Implement a Custom Hono HTTP Protocol Adapter

Eclipse Hono™ comes with a default HTTP Adapter which can be used to interact with devices via HTTP. The default HTTP Adapter also serves as a blueprint for implementing a custom HTTP protocol adapter.

This section will guide you through the steps to build your own custom HTTP protocol adapter.

Prerequisites

You should be familiar with the setup and start of Hono. Refer to the Getting Started guide.

The standard HTTP Adapter

Hono’s HTTP Adapter supports telemetry and event data processing. Please refer to the HTTP Adapter User Guide and HTTP Adapter Admin Guide for details regarding the usage and configuration of the HTTP Adapter.

You can find the source of the HTTP Adapter at https://github.com/eclipse/hono/tree/master/adapters/http-vertx.

Anatomy of the standard HTTP Adapter

Like many other Hono components, the HTTP Adapter is built on top of the Vert.x framework.

The HTTP Adapter’s VertxBasedHttpProtocolAdapter class is derived from an abstract base class. This base class implements the standard functionality for component initialization, receiving HTTP requests from devices or external clients, and forwarding of data to the downstream AMQP Messaging Network.

Derive a custom HTTP Protocol Adapter

Use the standard HTTP Adapter as a blueprint.

Adding Routes

In Vert.x, a route is a mapping of an HTTP request to a handler. Inside a route, Vert.x provides a RoutingContext instance which gives access to the HTTP request (and response) object containing the HTTP headers.

The standard HTTP Adapter overrides the abstract method addRoutes(), provided by the base class, and adds routes for processing telemetry data and events.

// route for uploading telemetry data
router.route(HttpMethod.PUT, String.format("/telemetry/:%s/:%s", PARAM_TENANT, PARAM_DEVICE_ID))
    .handler(ctx -> uploadTelemetryMessage(ctx, getTenantParam(ctx), getDeviceIdParam(ctx)));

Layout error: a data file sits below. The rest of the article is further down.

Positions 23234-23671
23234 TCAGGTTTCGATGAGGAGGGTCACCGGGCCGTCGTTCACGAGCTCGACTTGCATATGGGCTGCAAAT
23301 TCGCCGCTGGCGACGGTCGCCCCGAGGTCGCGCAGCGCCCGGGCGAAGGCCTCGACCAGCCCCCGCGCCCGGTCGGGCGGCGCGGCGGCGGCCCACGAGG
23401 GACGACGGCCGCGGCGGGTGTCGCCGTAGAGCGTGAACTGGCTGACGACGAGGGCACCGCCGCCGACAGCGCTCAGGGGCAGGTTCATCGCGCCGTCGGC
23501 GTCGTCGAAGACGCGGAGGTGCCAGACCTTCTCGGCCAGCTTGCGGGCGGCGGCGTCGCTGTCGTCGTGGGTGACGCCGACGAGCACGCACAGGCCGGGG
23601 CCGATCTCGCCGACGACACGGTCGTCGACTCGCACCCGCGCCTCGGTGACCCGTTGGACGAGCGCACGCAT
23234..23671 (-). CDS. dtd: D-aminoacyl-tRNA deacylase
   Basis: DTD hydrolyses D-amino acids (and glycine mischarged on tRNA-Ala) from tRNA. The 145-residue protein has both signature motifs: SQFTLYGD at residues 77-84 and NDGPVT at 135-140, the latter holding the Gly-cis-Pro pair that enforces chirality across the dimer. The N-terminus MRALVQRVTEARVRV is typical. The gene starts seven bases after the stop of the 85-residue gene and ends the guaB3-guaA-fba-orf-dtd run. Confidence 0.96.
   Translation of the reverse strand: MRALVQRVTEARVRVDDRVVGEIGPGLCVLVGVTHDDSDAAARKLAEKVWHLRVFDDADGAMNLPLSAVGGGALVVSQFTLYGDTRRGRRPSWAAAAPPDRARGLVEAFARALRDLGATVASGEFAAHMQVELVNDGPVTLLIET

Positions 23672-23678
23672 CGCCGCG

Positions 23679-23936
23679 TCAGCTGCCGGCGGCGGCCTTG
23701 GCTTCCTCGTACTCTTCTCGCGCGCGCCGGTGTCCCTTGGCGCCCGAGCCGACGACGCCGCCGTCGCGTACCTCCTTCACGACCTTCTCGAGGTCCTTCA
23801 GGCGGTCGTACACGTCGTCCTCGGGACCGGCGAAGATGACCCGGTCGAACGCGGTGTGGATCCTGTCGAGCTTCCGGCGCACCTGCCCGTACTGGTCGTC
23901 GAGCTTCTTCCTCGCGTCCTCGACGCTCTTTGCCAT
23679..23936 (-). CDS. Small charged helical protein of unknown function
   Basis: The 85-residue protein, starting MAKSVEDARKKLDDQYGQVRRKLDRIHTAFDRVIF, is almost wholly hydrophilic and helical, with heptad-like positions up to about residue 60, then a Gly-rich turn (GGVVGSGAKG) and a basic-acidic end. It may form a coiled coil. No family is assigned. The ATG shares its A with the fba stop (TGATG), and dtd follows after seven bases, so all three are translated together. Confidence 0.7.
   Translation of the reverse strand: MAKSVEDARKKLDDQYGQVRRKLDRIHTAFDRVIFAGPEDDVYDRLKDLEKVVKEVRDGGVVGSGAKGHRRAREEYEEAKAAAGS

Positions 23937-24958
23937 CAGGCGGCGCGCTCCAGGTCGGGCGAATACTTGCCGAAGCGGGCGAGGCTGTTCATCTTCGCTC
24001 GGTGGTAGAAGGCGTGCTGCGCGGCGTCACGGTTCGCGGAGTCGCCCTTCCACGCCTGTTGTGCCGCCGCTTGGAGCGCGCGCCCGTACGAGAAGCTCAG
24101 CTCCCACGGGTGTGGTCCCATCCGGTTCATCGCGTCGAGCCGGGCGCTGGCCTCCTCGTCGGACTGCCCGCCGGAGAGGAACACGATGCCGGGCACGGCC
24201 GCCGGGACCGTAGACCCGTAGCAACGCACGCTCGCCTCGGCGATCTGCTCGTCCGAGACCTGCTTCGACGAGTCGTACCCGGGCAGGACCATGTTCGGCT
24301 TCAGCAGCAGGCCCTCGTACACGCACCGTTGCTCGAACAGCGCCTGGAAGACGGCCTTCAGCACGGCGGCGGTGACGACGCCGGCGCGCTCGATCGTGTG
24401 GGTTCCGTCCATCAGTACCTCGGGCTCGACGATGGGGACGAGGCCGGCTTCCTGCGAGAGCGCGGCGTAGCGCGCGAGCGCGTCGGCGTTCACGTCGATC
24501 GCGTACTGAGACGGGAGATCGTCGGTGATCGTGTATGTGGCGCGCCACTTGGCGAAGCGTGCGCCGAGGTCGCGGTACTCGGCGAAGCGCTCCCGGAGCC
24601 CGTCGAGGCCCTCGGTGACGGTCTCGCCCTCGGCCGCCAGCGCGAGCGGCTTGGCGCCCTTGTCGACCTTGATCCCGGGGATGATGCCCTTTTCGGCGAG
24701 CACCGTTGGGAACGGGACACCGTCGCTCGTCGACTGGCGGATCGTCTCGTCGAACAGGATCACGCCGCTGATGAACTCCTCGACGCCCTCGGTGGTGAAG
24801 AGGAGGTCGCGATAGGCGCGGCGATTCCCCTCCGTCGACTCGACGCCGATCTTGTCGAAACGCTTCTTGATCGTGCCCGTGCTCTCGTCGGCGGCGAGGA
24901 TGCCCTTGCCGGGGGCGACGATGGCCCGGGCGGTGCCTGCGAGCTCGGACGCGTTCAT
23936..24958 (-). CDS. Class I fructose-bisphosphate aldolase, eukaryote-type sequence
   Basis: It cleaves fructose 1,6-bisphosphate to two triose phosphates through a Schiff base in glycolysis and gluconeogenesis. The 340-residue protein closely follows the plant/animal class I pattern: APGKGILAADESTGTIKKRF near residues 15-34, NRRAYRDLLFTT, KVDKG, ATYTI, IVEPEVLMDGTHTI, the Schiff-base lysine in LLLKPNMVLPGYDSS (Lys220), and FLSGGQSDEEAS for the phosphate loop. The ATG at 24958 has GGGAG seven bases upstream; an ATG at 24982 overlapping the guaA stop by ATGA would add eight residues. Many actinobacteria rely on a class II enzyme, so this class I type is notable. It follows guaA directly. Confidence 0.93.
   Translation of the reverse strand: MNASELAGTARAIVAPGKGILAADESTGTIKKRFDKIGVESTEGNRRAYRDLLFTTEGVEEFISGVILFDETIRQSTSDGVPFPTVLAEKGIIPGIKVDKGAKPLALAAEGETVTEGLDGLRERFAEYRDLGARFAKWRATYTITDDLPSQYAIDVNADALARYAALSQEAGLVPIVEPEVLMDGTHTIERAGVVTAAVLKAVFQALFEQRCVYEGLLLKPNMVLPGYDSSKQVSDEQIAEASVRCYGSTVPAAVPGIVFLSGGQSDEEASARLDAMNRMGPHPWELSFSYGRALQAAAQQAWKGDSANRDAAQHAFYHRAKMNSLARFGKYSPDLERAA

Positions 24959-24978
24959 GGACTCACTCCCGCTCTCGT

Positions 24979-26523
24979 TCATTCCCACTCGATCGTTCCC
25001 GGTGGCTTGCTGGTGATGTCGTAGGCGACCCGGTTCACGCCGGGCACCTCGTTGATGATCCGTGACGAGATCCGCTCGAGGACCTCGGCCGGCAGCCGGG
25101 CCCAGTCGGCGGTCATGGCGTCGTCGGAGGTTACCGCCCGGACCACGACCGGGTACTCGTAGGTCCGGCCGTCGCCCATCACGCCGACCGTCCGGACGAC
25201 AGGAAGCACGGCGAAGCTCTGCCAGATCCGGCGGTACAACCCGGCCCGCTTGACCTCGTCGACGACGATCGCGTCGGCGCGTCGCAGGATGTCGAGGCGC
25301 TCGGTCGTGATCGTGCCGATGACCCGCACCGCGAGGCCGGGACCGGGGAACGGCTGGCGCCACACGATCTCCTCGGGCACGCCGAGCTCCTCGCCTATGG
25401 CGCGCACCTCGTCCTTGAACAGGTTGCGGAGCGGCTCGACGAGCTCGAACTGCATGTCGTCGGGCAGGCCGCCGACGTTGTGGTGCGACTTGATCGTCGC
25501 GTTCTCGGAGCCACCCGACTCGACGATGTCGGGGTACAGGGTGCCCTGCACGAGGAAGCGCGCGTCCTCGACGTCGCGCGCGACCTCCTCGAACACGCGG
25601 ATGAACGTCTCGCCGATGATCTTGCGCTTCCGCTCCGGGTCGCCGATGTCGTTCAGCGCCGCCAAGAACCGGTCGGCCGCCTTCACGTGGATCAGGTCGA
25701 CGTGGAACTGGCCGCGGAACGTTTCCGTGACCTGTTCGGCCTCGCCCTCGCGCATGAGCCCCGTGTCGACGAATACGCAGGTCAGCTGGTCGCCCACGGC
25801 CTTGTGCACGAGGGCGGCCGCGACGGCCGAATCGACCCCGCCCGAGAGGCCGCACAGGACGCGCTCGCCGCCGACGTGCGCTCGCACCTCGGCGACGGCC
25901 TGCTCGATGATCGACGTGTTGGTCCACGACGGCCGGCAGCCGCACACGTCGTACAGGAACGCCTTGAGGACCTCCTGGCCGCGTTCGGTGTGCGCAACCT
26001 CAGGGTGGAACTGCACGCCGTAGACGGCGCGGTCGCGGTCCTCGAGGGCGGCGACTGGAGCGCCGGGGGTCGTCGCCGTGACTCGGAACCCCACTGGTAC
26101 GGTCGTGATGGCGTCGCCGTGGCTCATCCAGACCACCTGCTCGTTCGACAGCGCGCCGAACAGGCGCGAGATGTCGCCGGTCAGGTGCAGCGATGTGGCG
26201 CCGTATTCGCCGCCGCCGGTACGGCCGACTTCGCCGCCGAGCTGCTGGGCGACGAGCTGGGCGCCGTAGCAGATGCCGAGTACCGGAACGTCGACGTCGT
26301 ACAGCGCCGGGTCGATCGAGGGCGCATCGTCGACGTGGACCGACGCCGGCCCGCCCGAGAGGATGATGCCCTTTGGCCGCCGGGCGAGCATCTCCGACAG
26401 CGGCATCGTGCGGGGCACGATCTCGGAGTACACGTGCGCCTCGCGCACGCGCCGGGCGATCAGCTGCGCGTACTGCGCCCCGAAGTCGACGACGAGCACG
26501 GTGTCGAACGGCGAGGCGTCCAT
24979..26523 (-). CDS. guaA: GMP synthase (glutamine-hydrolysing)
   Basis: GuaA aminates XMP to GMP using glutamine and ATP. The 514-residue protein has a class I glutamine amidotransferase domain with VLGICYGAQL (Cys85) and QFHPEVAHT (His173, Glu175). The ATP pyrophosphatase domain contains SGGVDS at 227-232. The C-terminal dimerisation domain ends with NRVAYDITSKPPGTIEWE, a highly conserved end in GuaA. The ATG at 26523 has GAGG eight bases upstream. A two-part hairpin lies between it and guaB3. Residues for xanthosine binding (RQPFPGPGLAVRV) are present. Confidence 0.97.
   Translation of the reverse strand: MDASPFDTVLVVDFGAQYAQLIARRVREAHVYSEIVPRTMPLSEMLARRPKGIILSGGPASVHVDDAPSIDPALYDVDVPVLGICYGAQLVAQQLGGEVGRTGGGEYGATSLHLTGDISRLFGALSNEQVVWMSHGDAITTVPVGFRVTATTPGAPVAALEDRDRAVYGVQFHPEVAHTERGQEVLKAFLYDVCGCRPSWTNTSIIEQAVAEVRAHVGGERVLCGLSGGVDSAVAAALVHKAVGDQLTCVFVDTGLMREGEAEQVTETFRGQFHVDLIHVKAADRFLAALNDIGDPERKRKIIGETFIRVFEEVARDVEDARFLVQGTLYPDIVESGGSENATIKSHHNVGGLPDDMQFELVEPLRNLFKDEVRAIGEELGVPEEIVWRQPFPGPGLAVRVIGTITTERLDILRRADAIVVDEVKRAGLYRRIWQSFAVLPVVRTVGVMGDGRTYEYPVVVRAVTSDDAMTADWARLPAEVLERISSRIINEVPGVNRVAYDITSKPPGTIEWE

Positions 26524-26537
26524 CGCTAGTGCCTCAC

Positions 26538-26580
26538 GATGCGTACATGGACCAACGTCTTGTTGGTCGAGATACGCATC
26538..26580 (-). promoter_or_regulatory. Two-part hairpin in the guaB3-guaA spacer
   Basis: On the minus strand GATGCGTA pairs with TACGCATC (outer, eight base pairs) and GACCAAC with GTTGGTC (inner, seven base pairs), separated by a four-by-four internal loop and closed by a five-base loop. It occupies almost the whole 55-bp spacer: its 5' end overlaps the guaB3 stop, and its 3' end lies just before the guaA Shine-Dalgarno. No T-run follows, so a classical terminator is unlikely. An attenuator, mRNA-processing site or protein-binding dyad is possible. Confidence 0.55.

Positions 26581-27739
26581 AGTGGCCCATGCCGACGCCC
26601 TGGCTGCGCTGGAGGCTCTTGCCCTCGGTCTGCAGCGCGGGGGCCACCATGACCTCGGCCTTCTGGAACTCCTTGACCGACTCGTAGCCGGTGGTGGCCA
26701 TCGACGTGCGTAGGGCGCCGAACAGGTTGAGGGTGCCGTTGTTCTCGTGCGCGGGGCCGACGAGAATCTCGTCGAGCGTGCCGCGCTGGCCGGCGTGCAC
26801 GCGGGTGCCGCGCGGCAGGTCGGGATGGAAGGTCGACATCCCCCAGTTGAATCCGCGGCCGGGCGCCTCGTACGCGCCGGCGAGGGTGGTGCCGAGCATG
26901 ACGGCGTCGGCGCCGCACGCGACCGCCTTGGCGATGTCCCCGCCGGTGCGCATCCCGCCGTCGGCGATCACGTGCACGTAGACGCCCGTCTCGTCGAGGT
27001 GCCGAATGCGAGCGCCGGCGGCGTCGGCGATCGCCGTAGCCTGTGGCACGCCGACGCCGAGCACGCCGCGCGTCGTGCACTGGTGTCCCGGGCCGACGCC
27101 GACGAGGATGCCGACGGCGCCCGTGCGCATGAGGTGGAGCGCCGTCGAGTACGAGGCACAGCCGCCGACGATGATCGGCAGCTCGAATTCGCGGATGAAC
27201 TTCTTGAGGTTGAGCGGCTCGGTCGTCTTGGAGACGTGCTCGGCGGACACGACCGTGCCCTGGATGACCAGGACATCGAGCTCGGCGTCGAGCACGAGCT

The route for telemetry data parses the HTTP request, extracts the tenant and deviceId parameters from the request URL path, and forwards the message payload to the method uploadTelemetryMessage(), provided by the base class.

NB Note the Vert.x place holder indicators : inside the URL path pattern /telemetry/:%s/:%s. Vert.x makes matching place holders available as request parameters. See Capturing path parameters in the Vert.x documentation.

The route for events looks very similar to the route for telemetry data. It forwards the event message payload to the uploadEventMessage() method.

Please refer to the Telemetry API and Event API for details about the different Hono APIs.

In the custom HTTP protocol adapter adapt the routes according to your needs.

Build and run the custom HTTP Protocol Adapter

If you have Hono running, you can launch your custom HTTP protocol adapter as a Docker Container or a Spring Boot application.

You may adopt the Maven profile build-docker-image from the Maven POM file of the standard HTTP Adapter into your custom adapter’s Maven POM file.

Follow the guidelines for running the HTTP Adapter in HTTP Adapter. Don’t forget to configure the custom protocol adapter to bind to a different port than the standard HTTP Adapter if you intend to run them both at the same time. See the Port Configuration section of the HTTP Adapter documentation for details.

Using the custom HTTP Protocol Adapter

Now that you have your custom HTTP protocol adapter up and running, you can use any HTTP client, like curl or HTTPie, to publish data to your custom adapter.

Note that before publishing data to your custom HTTP protocol adapter, you need to start a consumer for the tenant you intend to publish data for. Otherwise you will not be able to successfully send data. For this purpose, you may use the example consumer as described in the Getting Started guide.

Further extend the custom HTTP Protocol Adapter

The abstract base class includes additional hooks which you may use to plug into the adapter’s life cycle:

Hook Description
preStartup() called before start of adapter’s HTTP server
onStartupSuccess() called after successful start of adapter
preShutdown() called before stop of adapter’s HTTP server
postShutdown called after successful stop of adapter